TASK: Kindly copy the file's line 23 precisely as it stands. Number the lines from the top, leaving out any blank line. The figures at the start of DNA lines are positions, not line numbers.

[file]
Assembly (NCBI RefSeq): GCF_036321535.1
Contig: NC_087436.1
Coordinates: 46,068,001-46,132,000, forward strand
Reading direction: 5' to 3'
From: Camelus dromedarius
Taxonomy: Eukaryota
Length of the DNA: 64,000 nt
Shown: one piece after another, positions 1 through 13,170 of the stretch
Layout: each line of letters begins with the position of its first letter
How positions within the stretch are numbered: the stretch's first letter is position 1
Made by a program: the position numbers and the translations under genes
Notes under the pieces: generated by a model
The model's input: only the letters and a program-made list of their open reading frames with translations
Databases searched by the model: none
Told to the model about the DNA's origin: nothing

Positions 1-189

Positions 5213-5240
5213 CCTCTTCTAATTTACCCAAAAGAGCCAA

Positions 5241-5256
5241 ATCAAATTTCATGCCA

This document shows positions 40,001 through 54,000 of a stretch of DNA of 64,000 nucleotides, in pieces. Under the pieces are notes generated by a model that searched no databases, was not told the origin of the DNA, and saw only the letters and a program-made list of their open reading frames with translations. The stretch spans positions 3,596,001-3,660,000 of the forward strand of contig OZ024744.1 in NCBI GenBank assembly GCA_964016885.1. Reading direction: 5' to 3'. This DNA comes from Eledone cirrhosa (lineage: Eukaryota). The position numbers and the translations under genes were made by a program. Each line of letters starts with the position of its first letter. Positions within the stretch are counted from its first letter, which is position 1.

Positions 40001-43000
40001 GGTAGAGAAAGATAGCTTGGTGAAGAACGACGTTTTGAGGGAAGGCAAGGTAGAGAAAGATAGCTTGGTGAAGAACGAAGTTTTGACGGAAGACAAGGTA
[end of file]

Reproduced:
40001 GGTAGAGAAAGATAGCTTGGTGAAGAACGACGTTTTGAGGGAAGGCAAGGTAGAGAAAGATAGCTTGGTGAAGAACGAAGTTTTGACGGAAGACAAGGTA